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Daily Record
Daily Record
Oliver Clay, Jonathan Blackburn & Peter Diamond

Man left £60k of cocaine in Tesco carrier bag after crashing stolen motorbike

A man found with 2kg of cocaine wrapped up in a Tesco carrier bag under the seat of his van blew a kiss in court after being sentenced. Thomas Kehoe, 29, was sentenced at court on Friday (August 12) for a catalogue of charges relating to drug activity.

Oliver King, prosecuting, said that Kehoe, was linked by police to a regional drug ring called the “Josh Team”, which was flooding Class A substances from Merseyside into Cheshire. Mr King told the court that Kehoe had first caught the attention of officers in Birmingham on February 18 when he was noticed making numerous short stops in various residential areas.

The van entered a cul-de-sac and parked up. When Kehoe emerged, a detective approached to speak to him, but Kehoe saw them, jumped back in and tried to drive off, according to Cheshire Live.

Another police car pulled across his path, “boxing him in”, so Kehoe abandoned the van and ran away. Under the passenger seat, officers found a “Tesco carrier bag with 2kg of cocaine” inside, and Kehoe’s fingerprints on the outside. The drugs were valued at around £50,000-£60,000.

Cheshire Constabulary investigators working on “Operation Toxic” identified a pay-as-you-go graft phone number as linked to the Josh Team, and tracked down CCTV footage of Kehoe paying to top up its credit at a shop in Liverpool.

The phone had been used to send flare messages advertising Class A drug sales, namely heroin and crack cocaine, in Runcorn. Kehoe was identified as the phone’s holder because “the most frequent number was to call his girlfriend”. A second graft phone was also linked to Kehoe, reported Liverpool Echo. His drug-dealing activities came to a crashing halt when he drove a stolen motorbike into a car on Halton Road in Runcorn on June 9.

Kehoe was arrested and later pleaded guilty to: possession with intent to supply Class A cocaine relating to the Birmingham bust, driving without due care and attention, uninsured driving, driving disqualified, driving other than in accordance with a licence, attempting to possess Class B amphetamines, and being concerned in the supply of Class A drugs crack cocaine and heroin spanning September 2021 to June 2022.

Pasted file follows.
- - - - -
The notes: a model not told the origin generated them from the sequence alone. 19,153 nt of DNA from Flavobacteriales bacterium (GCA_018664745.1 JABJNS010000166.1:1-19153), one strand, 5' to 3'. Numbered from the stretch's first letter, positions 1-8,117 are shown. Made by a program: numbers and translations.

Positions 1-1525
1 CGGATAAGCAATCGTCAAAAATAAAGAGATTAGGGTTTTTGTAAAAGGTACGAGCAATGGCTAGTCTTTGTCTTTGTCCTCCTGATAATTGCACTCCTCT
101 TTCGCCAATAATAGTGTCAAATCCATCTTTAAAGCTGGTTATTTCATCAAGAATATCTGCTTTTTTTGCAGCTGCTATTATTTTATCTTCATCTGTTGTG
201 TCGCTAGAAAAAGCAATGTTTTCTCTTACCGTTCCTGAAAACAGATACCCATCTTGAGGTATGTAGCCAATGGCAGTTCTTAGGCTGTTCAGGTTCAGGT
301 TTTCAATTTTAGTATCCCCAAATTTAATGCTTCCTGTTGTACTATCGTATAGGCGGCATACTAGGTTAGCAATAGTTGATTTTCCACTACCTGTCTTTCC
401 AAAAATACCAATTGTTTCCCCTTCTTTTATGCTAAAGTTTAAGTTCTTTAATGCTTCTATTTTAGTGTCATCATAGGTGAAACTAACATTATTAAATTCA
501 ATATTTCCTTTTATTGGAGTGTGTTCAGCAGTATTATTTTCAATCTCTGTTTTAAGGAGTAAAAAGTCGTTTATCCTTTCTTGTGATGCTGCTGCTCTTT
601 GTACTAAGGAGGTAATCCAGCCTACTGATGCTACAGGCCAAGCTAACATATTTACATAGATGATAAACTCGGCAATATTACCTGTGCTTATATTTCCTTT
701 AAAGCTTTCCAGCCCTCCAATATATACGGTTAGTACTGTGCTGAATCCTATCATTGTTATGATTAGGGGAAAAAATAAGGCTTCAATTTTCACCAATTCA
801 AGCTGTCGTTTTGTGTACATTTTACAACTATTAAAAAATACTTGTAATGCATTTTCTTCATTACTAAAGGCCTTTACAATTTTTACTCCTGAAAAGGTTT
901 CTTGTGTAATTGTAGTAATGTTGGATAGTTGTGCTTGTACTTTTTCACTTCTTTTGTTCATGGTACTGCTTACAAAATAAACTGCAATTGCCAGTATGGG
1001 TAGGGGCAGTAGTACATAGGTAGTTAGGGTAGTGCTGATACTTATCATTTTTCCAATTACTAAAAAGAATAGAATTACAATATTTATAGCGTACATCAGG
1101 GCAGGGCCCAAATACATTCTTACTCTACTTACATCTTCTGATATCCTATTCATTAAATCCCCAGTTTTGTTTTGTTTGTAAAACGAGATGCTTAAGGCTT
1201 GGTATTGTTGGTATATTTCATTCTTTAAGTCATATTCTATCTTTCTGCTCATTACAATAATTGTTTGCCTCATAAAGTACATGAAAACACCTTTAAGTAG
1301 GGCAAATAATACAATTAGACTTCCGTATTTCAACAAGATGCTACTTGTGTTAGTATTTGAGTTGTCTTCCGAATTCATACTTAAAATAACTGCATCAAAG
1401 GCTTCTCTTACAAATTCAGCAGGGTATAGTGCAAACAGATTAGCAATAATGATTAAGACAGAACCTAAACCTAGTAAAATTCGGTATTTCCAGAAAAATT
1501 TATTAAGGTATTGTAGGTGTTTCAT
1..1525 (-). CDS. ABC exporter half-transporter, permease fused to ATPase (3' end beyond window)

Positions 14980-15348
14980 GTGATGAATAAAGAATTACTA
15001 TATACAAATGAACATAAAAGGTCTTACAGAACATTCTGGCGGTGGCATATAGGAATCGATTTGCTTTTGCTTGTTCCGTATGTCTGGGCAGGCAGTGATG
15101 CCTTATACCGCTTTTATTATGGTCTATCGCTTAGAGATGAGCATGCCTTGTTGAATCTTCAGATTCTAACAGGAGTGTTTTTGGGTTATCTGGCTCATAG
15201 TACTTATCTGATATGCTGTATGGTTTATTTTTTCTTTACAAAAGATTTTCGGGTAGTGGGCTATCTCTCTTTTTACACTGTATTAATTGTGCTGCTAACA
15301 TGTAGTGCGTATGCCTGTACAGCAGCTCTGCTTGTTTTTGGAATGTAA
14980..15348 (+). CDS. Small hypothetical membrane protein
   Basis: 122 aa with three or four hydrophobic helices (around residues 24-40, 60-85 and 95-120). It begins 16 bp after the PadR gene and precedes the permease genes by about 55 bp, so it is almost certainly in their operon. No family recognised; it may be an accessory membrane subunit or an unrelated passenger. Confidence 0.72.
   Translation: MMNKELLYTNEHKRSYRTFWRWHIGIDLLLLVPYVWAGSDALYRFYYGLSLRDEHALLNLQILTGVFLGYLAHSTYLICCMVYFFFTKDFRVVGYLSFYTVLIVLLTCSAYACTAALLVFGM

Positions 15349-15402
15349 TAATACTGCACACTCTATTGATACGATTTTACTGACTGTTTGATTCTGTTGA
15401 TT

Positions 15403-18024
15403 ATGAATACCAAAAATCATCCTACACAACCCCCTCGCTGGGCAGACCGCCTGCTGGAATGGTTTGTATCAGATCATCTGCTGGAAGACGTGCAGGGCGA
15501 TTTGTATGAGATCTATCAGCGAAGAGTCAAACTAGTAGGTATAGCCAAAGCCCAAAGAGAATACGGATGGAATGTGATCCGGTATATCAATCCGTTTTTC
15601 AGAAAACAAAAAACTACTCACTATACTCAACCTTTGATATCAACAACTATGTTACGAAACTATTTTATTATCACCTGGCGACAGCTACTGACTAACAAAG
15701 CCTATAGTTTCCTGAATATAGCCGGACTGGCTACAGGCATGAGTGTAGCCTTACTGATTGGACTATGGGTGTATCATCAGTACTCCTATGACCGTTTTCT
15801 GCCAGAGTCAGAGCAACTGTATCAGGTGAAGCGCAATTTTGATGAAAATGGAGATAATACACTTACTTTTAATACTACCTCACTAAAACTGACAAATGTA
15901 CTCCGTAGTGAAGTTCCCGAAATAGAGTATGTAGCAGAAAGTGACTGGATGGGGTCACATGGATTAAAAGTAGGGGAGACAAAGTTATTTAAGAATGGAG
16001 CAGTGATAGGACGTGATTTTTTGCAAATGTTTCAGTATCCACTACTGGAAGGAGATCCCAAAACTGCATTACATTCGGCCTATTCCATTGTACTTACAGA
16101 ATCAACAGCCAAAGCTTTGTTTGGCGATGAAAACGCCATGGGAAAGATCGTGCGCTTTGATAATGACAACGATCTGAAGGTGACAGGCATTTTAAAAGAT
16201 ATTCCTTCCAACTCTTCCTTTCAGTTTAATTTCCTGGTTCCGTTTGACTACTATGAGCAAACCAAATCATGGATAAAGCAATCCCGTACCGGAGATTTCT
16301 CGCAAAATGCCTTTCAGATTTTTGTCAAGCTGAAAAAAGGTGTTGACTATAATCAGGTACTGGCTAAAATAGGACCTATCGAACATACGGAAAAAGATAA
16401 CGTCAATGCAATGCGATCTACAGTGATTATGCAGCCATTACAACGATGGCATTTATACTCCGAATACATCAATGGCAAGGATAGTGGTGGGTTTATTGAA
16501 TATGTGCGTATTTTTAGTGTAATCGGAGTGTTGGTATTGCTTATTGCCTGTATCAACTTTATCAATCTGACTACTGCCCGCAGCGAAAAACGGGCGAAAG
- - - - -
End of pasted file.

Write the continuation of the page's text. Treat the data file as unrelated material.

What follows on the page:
Mr King said Kehoe had nine previous convictions for 15 offences including a jail term for cocaine and heroin supply, and although he described Kehoe as a “courier”, he said graft phones were a “valued and prized possession” that indicated a significant or leading role. Recorder Mark Ainsworth concurred the graft phone is the “hub of activity” for a drug ring.

Keith Jones, defending, said Kehoe’s “best mitigation” was his guilty pleas, which would reduce his sentence by a third. Mr Jones said Kehoe became involved in selling drugs due to being addicted himself and a drug debt, adding there were still people “knocking at his mother’s door, his partner’s door” in relation to that, in addition to “incidents in prison when he’s had to defend himself as a result of the money on his head”.

He said Kehoe has been offered money to “carry out a similar attack on somebody else to have his debt reduced”. Mr Jones presented a letter from Kehoe to the judge for him to read also, but said his client did not want updated medical details of his injuries following the crash to be provided, and wished to be sentenced instead of waiting to obtain an update.

Recorder Ainsworth expressed sympathy for Kehoe’s family circumstances, but dismissed arguments that his drug activity amounted to “lesser role”, noting Kehoe had graft phones and 2kg of cocaine - meaning he was “in it, you’re not peripheral”. The judge sentenced Kehoe to five years and four months in prison, with four months concurrent for driving disqualified.

He banned Kehoe from driving for a period of 12 months, to start upon his release. Sending him down, Recorder Ainsworth said: “Let me make myself clear. I don’t regard you as a victim in this case. Yes, there were pressures upon you, but you chose to act in this way, and finally pass the misery onto other people.”

The judge approved the forfeiture and destruction of the drugs and phones, and ordered a statutory surcharge. Kehoe blew a kiss to the public gallery before he headed down to the cells.

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